Information for record number MWA482:
Roman building, Alcester.

Summary The site of a Roman building which was found during an excavation. Roman pottery and a brooch were also found on this site in Evesham Street, Alcester.
What Is It?  
Type: Building, Findspot
Period: Romano-British (43 AD - 409 AD)
Where Is It?  
Parish: Alcester
District: Stratford on Avon, Warwickshire
Grid Reference: SP 08 57
(Data represented on this map shows the current selected record as a single point, this is for illustrative purposes only and does not represent an accurate or complete representation of archaeological sites or features)
Level of Protection National - Old SMR PrefRef (Grade: )
Sites & Monuments Record

Source Number  

1 A trench was dug in Evesham Street about 2.4m to 3m square. This revealed two stone walls running approximately E-W of which the N one was apparently the later and had been altered. No floor deposits were visible. Roman pottery and one brooch found. Museum site code AL17. *Not in WMANS 21 (can't find in later ones either). Work was carried out in 1975 by GE Saville according to the archive.
2 Included in Alcester sites list.
3 site written up by Steve Cracknell, Roman Pottery by Rowan Ferguson. 706 pottery sherds were found in the excavations which were carried out in 1975 and 1976 by Alcester and District Local History Society, directed by G E Saville. A detailed stratigraphy of the site from the archive was not possible but two phases of Roman occupation were discernible.
4 A segment of walling, on the same alignment as this building, was recorded during evaluation on an adjacent site, at Acorn House. It consisted of up to 2 courses of Arden sandstone, some of which bore traces of a sandy reddish mortar.

Source No: 2
Source Type: Descriptive Text
Title: Index of Alcester sites compiled c.1983 and typescript of a state of knowledge document for Alcester
Author/originator: Booth P M
Date: 1983
Page Number:
Volume/Sheet: Roman Alcester
Source No: 4
Source Type: Evaluation Report
Title: Acorn House, Evesham Street, Alcester, Warwickshire, Archaeological Evaluation
Author/originator: Gethin B & Palmer S
Date: 2013
Page Number:
Volume/Sheet: 1308
Source No: 3
Source Type: Serial
Title: TBAS vol 94 (1985-6)
Author/originator: Hooke, D (ed)
Date: 1989
Page Number: 107-122
Volume/Sheet: 94
Source No: 1
Source Type: Unpublished document
Title: WMANS no 21?
Author/originator: Booth P M
Date: 1978
Page Number:
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Word or Phrase
source TBAS Transactions of the Birmingham and Warwickshire Archaeological Society is a journal produced by the society annually. It contains articles about archaeological field work that has taken place in Birmingham and Warwickshire in previous years. Copies of the journal are kept by the Warwickshire Sites and Monuments Record. back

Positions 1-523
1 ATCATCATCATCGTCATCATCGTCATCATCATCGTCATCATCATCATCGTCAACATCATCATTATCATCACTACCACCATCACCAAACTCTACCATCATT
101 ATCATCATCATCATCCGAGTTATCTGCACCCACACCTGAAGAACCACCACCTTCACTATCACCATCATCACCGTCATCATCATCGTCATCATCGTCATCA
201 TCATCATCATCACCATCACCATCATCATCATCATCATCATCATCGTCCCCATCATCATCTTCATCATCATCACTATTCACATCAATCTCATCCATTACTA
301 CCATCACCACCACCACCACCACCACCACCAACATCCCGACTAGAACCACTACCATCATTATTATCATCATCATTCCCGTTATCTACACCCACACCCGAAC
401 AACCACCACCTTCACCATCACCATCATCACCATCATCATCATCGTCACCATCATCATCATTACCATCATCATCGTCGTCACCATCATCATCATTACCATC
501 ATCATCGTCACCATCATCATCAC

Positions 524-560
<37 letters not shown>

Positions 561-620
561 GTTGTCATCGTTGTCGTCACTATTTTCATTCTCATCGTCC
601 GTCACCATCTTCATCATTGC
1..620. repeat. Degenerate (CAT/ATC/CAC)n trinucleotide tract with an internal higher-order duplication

source WMANS West Midlands Archaeological News Sheet, a publication that was produced each year, this later became West Midlands Archaeology. The West Midlands Arcaheological News Sheet contains reports about archaeological work that was carried out in the West Midlands region in the previous year. It includes information about sites dating from the Prehistoric to the Post Medieval periods. It was produced the Department of Extramural Studies at Birmingham University. Copies are held at the Warwickshire Sites and Monuments Record. back
technique excavation Archaeologists excavate sites so that they can find information and recover archaeological materials before they are destroyed by erosion, construction or changes in land-use.

Depending on how complicated and widespread the archaeological deposits are, excavation can be done by hand or with heavy machinery. Archaeologists may excavate a site in a number of ways; either by open area excavation, by digging a test pit or a trial trench.
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period Roman About 43 AD to 409 AD (the 1st century AD to the 5th century AD)

The Roman period comes after the Iron Age and before the Saxon period.

The Roman period in Britain began in 43 AD when a Roman commander called Aulus Plautius invaded the south coast, near Kent. There were a series of skirmishes with the native Britons, who were defeated. In the months that followed, more Roman troops arrived and slowly moved westwards and northwards.
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monument HOUSE * A building for human habitation, especially a dwelling place. Use more specific type where known. back
monument SITE * Unclassifiable site with minimal information. Specify site type wherever possible. back
monument BUILDING * A structure with a roof to provide shelter from the weather for occupants or contents. Use specific type where known. back
monument STONE * Use only where stone is natural or where there is no indication of function. back
monument FLOOR * A layer of stone, brick or boards, etc, on which people tread. Use broader site type where known. back
monument FINDSPOT * The approximate location at which stray finds of artefacts were found. Index with object name. back
monument MUSEUM * A building, group of buildings or space within a building, where objects of value such as works of art, antiquities, scientific specimens, or other artefacts are housed and displayed. back
monument TRENCH * An excavation used as a means of concealment, protection or both. back
monument SQUARE * An open space or area, usually square in plan, in a town or city, enclosed by residential and/or commercial buildings, frequently containing a garden or laid out with trees. back
monument WALL * An enclosing structure composed of bricks, stones or similar materials, laid in courses. Use specific type where known. back

* Copyright of English Heritage (1999)

English Heritage National Monuments Record